Thursday, February 01, 2007

Rock And Ruin

A few hours before Talia and I planned to take a rickshaw from Agonda to the bus stop in Palolem, I ran into Daniel, who I hadn't had the chance to bid farewell, so I asked him, and the guy who happened to be standing next to him, to have dinner with us. After a day at the beach, Talia and I needed to shower and pack, so we met up with them an hour later. Both Daniel and the new guy in town, Vincent from Holland, had motorcycles, so we decided to drive down the street to a restaurant at the other end of the village, Talia behind Vincent and I behind Daniel. Halfway there, some rickshaw drivers stepped into the road (which isn't that unusual) and as Daniel stopped, I saw a hand go to his tank. His Royal Enfield sputtered off, and when he looked down, the key was gone. After 15 minutes of searching, Daniel found his key in the possession of a restaurant owner. When we were finally eating dinner, the theory that this was part of a feud between Daniel and the town rickshaw drivers evolved; earlier that day, when a driver tried to grossly overcharge an unseasoned tourist for a ride within earshot of Daniel, he had jumped into the conversation and revealed the correct price. Now he was engaged, and as revenge upon the drivers, he wanted to be seen driving Talia and I out of town, depriving them of their fares. That was more than OK by us, and 25 minutes later, Daniel and Vincent left us at the bus stand.

Hampi kids

temple elephant

In India, they have this thing called a "sleeper bus." It's a great idea, beds in the bus, and we had booked 2 berths. Unfortunately, our beds were in the back, and although we had an enclosed platform to lay on, we were above the wheels and the exhaust system, so rather than sleep, we bounced, tossed, turned, and inhaled fumes all night long. We finally reached Hospet around 7:30 am, January 24, and from there we took a rickshaw to Hampi, then a boat across the river that divides the town, and then found the guest house where Elad and family had checked in a few days earlier.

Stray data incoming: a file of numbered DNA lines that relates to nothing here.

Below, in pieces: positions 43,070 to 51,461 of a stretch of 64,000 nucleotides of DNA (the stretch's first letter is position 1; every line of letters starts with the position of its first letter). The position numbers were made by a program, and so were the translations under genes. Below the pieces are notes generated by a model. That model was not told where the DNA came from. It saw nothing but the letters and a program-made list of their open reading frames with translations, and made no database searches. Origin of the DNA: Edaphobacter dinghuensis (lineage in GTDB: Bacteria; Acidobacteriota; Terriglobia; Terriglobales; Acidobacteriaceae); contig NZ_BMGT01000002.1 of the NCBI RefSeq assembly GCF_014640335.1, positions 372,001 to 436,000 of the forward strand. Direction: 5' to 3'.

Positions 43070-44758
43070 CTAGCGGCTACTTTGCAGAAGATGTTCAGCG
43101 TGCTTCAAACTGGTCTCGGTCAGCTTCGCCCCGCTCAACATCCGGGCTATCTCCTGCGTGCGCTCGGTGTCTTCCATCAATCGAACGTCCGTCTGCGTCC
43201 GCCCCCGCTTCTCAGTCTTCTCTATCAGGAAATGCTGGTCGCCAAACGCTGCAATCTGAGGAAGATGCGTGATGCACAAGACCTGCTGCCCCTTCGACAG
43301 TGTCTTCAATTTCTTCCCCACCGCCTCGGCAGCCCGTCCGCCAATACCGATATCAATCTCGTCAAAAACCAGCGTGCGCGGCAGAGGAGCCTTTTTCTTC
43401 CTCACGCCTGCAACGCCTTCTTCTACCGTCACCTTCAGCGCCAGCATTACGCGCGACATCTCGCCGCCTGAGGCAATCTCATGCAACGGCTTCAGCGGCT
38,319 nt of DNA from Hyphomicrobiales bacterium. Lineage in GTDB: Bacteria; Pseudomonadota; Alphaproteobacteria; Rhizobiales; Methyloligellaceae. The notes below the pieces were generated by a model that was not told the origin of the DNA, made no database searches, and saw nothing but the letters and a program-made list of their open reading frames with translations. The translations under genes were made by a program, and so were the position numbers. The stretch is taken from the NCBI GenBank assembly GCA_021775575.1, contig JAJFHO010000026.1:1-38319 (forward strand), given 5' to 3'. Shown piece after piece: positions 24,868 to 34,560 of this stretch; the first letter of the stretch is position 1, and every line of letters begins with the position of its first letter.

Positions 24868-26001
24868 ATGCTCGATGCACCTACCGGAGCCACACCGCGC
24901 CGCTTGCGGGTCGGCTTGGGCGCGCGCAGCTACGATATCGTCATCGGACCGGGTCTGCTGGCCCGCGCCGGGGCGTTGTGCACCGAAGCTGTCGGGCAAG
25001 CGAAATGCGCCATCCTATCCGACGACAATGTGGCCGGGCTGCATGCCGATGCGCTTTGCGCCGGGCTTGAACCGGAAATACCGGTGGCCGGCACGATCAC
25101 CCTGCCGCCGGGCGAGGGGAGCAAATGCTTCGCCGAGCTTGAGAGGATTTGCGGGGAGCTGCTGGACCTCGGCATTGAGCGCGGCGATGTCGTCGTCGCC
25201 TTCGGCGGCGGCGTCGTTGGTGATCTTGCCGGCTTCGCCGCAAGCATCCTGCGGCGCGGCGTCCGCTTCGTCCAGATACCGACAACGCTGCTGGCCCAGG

Hampi roadside shrine

monkey temple

stairs to monkey temple

Hampi is a village of rocks and rice paddies situated within the ruins of an ancient empire; more intriguing than the ruins themselves is the baffling landscape, enormous piles of huge boulders, strewn here and there, perched upon each other at impossible angles, a ruin of another kind. A few days after we arrived, Talia developed mysterious symptoms like headaches, dizziness, general exhaustion, and stomach pain. It may have been a consequence of taking typhoid and malaria vaccines at the same time, and it took her nearly 5 days to fully recover. In the meantime, I took some walks, saw some temples, swam in a lake and a river, climbed some rocks, had some great food, and hung around in my hammock.




There seems to be a higher than usual concentration of hippies in Hampi, and our guest house featured spontaneous singing, guitar playing, and drumming every night. Luckily, we moved after a few nights to a quieter place. You meet so many people travelling in India who are looking for some form of enlightenment, and it's not too hard to understand why; it's such a crazy place that it doesn't matter what you do, and it's cheap enough to do it. What I don't quite get is the concentration of hippies and new-agers. Are they the only people who want the space to "be themselves?" Surely there are a lot of other kinds of people who'd like to have the time to wander around and see what happens.

washing water buffaloes

Well, Hampi was nice, and at another time in my journey I could have spent weeks there. Elad and family left midway through our stay, and when Talia began to mend, we were both in the mood to move. Hampi had the worst internet connections I've seen in India; after a few times waiting 15 minutes for my email to load, getting frustrated, and realizing that I was ruining my day, I gave up. We decided to make a stop in Bangalore, India's "City of Technology," to get caught up on our connections with the rest of the world, and that's where I am now.


Blogger Baudelaire said...

Your travelling is in inspiration. You have that rare gift of taking your readers to those places where you walk and breathe...

Thanks for making my sometimes mundane world of Aristotle and Locke alive with blood and muscle.

Will Geisler, your one-time collegue of all this classical and your forever partner in all things cosmological.

1:51 AM GMT-5  

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